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Posts Tagged ‘R&D’

The LSO Pulse App: mobile apps, QR codes and the problem with paper tickets

July 5, 2012 6 comments

The LSO Pulse project is the London Symphony Orchestra’s discounted ticket and loyalty scheme for students – they offer £6 tickets for 10 (thereabouts) on selected concerts throughout the LSO season at the Barbican to students aged 18 years old or more. 

I caught up with Jo Johnson, digital marketing manager at the London Symphony Orchestra to find out how the Pulse project was coming along…

“We wanted to update the technology we used to run the scheme and to give it a 21st century feel,” explained Jo, which is why LSO chose to use an app to reach a younger audience. “The app lists all the events included in the scheme, allows the students to share their attendance on their social networks and enables them to buy tickets for themselves and their friends directly from the app.

“It means that they don’t need to leave it in order to call or book online – this also means that they don’t have to pay a booking fee, which would usually be up to a third of the ticket price again on top.”

Jo explained that the tickets are delivered to the app as a QR code, which users can bring with them on the night for scanning on entry: “Students also collect points in the app for completing actions such as sharing with their friends, buying tickets for themselves and their friends and for filling in short surveys after the event. Points build towards a tiered series of rewards, such as CDs, free tickets, free drinks and meals, Amazon and Spotify vouchers – at the end of the season we reward the person collecting the most points with a trip to Paris with the LSO.”

Jo was keen to mention that, overall, the project has gone very smoothly: “We were delighted with the initial take-up of the app by our existing LSO Pulse members and pleased to see that the transition was pretty smooth for them. We haven’t had too many bugs surface in the app itself, and have had a smooth ride on the scanning hardware side, with no on-the-night disasters or total tech failures (aside from a couple of minor Wi-Fi problems!).

“We have been surprised by some of the ways in which the students have used the app – for example, a couple of users without smartphones used the mobile website on a desktop computer and then printed the QR code ticket to bring with them on the night, something we hadn’t considered as a possibility. Luckily this worked just as well!”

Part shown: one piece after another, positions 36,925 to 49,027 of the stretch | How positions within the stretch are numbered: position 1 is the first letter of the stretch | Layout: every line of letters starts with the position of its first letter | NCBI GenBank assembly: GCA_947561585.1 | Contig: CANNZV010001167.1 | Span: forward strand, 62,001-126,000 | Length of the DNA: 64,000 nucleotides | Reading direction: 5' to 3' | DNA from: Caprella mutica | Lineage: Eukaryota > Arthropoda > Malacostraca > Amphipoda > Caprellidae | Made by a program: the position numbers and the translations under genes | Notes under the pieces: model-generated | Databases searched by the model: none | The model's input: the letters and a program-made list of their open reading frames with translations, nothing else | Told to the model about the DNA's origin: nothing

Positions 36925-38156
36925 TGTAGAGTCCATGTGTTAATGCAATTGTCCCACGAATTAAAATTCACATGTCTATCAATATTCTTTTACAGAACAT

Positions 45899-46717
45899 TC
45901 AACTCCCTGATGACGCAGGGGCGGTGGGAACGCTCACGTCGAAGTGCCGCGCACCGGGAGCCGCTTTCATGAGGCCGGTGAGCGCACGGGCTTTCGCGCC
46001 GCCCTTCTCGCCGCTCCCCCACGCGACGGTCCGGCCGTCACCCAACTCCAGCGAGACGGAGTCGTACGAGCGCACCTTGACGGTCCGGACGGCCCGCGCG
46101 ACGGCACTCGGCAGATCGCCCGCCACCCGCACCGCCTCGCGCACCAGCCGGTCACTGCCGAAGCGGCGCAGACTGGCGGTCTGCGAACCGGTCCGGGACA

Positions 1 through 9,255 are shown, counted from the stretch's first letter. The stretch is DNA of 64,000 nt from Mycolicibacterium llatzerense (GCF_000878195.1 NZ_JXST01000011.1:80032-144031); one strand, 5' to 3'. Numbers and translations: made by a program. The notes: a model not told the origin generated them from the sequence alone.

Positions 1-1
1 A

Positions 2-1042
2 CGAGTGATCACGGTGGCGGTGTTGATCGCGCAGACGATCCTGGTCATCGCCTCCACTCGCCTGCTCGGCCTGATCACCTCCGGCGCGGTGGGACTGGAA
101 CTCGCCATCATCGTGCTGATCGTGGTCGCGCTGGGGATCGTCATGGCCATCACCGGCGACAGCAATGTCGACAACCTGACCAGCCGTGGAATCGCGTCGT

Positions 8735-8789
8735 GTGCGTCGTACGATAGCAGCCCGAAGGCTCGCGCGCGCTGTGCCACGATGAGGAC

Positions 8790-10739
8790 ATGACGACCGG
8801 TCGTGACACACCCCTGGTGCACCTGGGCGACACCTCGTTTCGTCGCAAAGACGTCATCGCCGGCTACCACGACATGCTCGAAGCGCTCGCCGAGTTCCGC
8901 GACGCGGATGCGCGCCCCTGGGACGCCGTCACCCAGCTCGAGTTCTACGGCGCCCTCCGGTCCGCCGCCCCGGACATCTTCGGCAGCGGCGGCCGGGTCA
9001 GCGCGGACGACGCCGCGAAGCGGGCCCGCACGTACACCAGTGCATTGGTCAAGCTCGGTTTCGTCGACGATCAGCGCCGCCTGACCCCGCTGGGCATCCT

Because LSO are yet to do all the data-crunching, Jo didn’t have any concrete numbers but revealed that early indications show that awareness of the scheme itself has grown, with more first-timers attending LSO concerts.

“Our main challenge was related to the scanning process in our venue, the Barbican Centre,” admitted Jo. “When we sat down with them to explain what we wanted to do, they raised an issue with their auditing process – paper tickets were a required part of this and entry to the hall was not permitted without one. They were also concerned about their stewards having to decipher more than one type of ticket quickly when large numbers of people were entering the hall together.

“As a short term solution we decided to set up a dedicated desk for scanning and printing off the tickets that had been purchased in the app – stewards could then hand the purchaser the corresponding ticket after their QR code ticket had been scanned. This also meant the stewards didn’t have to be trained to use the scanners.”

Jo also mentioned another work-around they had considered: “We also thought about a solution whereby we purchased a ticket printer which printed a ticket when the QR code was scanned, but we discounted this solution as the Barbican could only accept tickets printed on their own stock.”

Despite this change to the initial plan, the app team have been working with the Barbican on future implementation of mobile ticketing, and Jo said she’s delighted that their test project has been able to demonstrate to them the pros and cons of this method: “We have however still been able to test the full solution twice at our venue, LSO St Luke’s, with stewards scanning the phones and without handing out paper tickets, which we were pleased to see went smoothly.”

Matthew Caines is a journalist currently blogging and posting updates from all eight projects involved in the Digital R&D Fund for Arts and Culture

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Happenstance: making software and making art – the Agile manifesto